Winterizing Procedures and Tips
<< ... What is the best way to winterize my vehicle? Any info would be
greatly appreciated! ... >>
I've used the following procedure for years without trouble. Note that some guys pull the plugs and drop some oil in the cylinders but I've never had any trouble not doing that on the 928 (now, motorcycles are different ...)
1) Add a fuel stabilizer - I believe the brand name "Sta-bil" is the standard. I've heard different recommendations on how full to keep the tank but try to keep at least a half-tank full of gas. Add appropriate amount of stabilizer.
2) Remove battery. Keep in warm place and charge periodically
3) Plug engine air intake and exhaust openings with steel wool - you don't want mice creating a nest in your air filter box
4) Good exterior washing - make sure good and dry before storing. If storing indoors then use a flannel car cover (it breathes). I'm not sure what to recommend for outdoor storing.
5) Relax doors, hatch, and wipers. This is to avoid compression of the seals. Shut doors to first stop position. Put a wood block under your wipers to keep off the glass.
That's basically what I do before storing. In the spring I get the oil and coolant changed as soon as I can. I also change brake fluid every other year.
Starting it the first time in the spring used to be a problem for me before I bought a good battery charger with a 50 amp starter in it. I charge the battery good before replacing it in the car and then I start the car with the charger hooked up. That is, I flip the switch on the charger for the "start" mode and start the car. It starts right up - and what a wonderful feeling that is too :-)
94 928 GTS blue/tan auto
It is advisable to change your oil prior to storage to eliminate the acids which build up in the oil during use. If the oil is changed prior to storage, there is no need to change it in the spring. This is the recommended procedure by M/C service shops - and they know a lot about winterizing motors.
One thing that has not been mentioned is putting a few extra pounds of
air into the tires. Check out:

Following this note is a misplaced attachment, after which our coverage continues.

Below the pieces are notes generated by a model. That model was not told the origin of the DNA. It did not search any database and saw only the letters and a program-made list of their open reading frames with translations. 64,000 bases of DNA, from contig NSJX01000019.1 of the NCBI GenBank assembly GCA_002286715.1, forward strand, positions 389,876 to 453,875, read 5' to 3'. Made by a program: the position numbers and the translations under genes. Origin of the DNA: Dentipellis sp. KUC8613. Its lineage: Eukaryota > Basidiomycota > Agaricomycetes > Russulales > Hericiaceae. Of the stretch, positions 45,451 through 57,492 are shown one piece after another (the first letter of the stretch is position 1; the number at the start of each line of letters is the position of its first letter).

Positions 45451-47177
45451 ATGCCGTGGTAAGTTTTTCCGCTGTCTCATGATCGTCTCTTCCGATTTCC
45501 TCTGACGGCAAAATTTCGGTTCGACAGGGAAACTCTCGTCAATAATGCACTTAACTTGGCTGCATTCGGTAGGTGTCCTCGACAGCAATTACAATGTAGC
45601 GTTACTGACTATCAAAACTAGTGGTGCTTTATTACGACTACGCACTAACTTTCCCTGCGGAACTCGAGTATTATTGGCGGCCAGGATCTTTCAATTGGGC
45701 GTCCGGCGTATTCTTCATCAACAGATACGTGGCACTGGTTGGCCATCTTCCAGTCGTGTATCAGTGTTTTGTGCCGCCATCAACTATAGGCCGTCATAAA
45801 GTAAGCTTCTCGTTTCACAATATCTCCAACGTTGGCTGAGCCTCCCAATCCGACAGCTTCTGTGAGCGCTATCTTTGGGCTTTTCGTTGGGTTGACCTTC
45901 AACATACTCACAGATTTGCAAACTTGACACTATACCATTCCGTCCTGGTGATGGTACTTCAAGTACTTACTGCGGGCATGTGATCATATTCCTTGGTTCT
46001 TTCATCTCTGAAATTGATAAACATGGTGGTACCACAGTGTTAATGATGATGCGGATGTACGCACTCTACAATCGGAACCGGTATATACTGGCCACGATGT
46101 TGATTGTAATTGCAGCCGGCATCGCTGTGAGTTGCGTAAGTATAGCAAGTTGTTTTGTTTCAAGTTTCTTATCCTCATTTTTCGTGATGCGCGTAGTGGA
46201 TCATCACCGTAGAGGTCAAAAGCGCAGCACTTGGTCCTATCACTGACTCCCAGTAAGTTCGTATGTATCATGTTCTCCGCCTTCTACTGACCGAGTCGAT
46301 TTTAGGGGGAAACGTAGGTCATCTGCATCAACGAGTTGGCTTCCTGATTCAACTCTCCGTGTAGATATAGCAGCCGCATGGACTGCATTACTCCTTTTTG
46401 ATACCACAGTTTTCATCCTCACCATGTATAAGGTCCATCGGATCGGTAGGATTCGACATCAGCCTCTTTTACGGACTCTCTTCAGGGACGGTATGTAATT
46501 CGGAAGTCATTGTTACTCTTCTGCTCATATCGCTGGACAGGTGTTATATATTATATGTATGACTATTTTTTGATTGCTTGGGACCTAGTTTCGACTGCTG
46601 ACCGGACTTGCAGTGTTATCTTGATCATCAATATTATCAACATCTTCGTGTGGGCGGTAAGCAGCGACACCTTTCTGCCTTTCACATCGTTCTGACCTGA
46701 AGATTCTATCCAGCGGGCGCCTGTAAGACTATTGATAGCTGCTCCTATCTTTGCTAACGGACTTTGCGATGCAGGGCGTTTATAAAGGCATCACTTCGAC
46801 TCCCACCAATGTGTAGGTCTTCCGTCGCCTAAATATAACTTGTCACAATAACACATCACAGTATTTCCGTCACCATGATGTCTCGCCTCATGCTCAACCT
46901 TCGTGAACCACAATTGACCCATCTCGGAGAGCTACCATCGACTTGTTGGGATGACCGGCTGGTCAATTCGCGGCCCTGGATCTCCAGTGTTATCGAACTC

-- David Chamberland
91 928GT (Amazonagrunmetallic: Green. NO! Blue! Ahhhhhhhhhhh!)
I've noticed the recent inquiries and responses to "winterization" questions
for the 928 and thought I'd offer an unsolicited comment. Within the past week
I have been made rudely aware of what *not* to do for engine care during the
winter. It may or may not apply to the 928. Just use it as additional
information to add to your knowledge base. I live near Portland. Oregon where
the winters are not particularly cold, but do tend to be damp, rainy, and
foggy at times.
Here is what happened. I also have an airplane which resides in my garage with
the cars. The garage/hanger is mostly unheated. I fly some during the winter,
but not a lot. I always fly enough to heat the oil when I do go out. A few
years ago, I began using Aeroshell 15W-50 semisynthetic aircraft engine oil.
Reasons were the usual ones for using synthetic based oils, and I noticed
immediate reduction in cylinder head temp, smoother operation, reduced fuel
consumption, etc. I have all digital engine gauges including fuel flow which
is accurate to 0.1 gph so these improvements were actual, not seat of the
pants feelings. I changed the oil at regular intervals - less than the
recommended time. The Shell semisynthetic is especially formulated to inhibit
corrosion. At least that is what the Shell specs say. Conforms to FAA specs.,
Mil-Spec., engine manufacturers approvals, etc., etc. Supposedly, the best
money can buy.
One cylinder was down on compression due to a leaking exhaust valve so I
removed it for repair. What I found was not pretty. Rust pits!! Rust on the
cam. Rust on the can followers. Rust on the piston pins. Rust on the inside of
the cylinders. I have not removed a rod cap to check the crank, but I fear the
worst. These rust pits are through the hardened surface so service life will
be short and the engine must be removed, torn down, and all rusted corroded
parts replaced. The basic engine overhaul cost is estimated at $14,900. That
is with me removing it, and re-installing it. No accessories like carb,
magnetos will be touched for that price. If the crank is bad, add another $6k
The engine shop said, "We see that all the time when people use synthetic oil
and don't use their machine regularly. The synthetic flows off the internal
parts and leaves them open for condensation moisture attack". They recommended
to only use synthetic oil if the engine will used continually. If it will not
be used much during the winter, use regular, non-synthetic, oil; something
that will stay on the surfaces. Here I thought I was doing all the right stuff
to take the best care of the thing and It was not right at all. Wish I had
known then what I know now. |:(
I guess it doesn't matter much, but wear on the parts, excluding corrosion,
was nil with about 800 hours on the engine. This may not apply to auto engines
or auto engine synthetic oil, but it seems like it shouldn't be too far off.
If you live where condensation is not a problem, ie. dry and usually below
freezing, then this probably wouldn't be a factor. Yes, both the 928s still
have Redline oil in them, but will be used regularly. As always, YMMV.
Back to the garage now to spend my Sunday afternoon removing cooling baffles,
exhaust pipes, and lots of other stuff.
'86 S auto
'88 S4 stick
928 Tips Home Greg's Home